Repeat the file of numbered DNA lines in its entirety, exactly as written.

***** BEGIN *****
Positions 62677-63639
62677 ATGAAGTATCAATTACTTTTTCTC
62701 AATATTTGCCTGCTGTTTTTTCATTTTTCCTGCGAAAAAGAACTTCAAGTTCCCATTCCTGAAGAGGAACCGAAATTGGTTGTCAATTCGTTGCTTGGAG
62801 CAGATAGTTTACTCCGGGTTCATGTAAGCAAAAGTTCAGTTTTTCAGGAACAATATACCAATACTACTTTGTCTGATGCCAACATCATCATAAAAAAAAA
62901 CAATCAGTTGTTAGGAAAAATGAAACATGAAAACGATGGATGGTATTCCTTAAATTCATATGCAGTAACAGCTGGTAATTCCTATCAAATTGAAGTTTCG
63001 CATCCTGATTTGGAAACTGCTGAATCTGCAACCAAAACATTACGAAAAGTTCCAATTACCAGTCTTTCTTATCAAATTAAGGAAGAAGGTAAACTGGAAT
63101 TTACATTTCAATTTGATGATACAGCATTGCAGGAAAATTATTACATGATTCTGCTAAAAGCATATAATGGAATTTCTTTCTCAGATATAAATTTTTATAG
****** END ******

Positions 62677-63639
62677 ATGAAGTATCAATTACTTTTTCTC
62701 AATATTTGCCTGCTGTTTTTTCATTTTTCCTGCGAAAAAGAACTTCAAGTTCCCATTCCTGAAGAGGAACCGAAATTGGTTGTCAATTCGTTGCTTGGAG
62801 CAGATAGTTTACTCCGGGTTCATGTAAGCAAAAGTTCAGTTTTTCAGGAACAATATACCAATACTACTTTGTCTGATGCCAACATCATCATAAAAAAAAA
62901 CAATCAGTTGTTAGGAAAAATGAAACATGAAAACGATGGATGGTATTCCTTAAATTCATATGCAGTAACAGCTGGTAATTCCTATCAAATTGAAGTTTCG
63001 CATCCTGATTTGGAAACTGCTGAATCTGCAACCAAAACATTACGAAAAGTTCCAATTACCAGTCTTTCTTATCAAATTAAGGAAGAAGGTAAACTGGAAT
63101 TTACATTTCAATTTGATGATACAGCATTGCAGGAAAATTATTACATGATTCTGCTAAAAGCATATAATGGAATTTCTTTCTCAGATATAAATTTTTATAG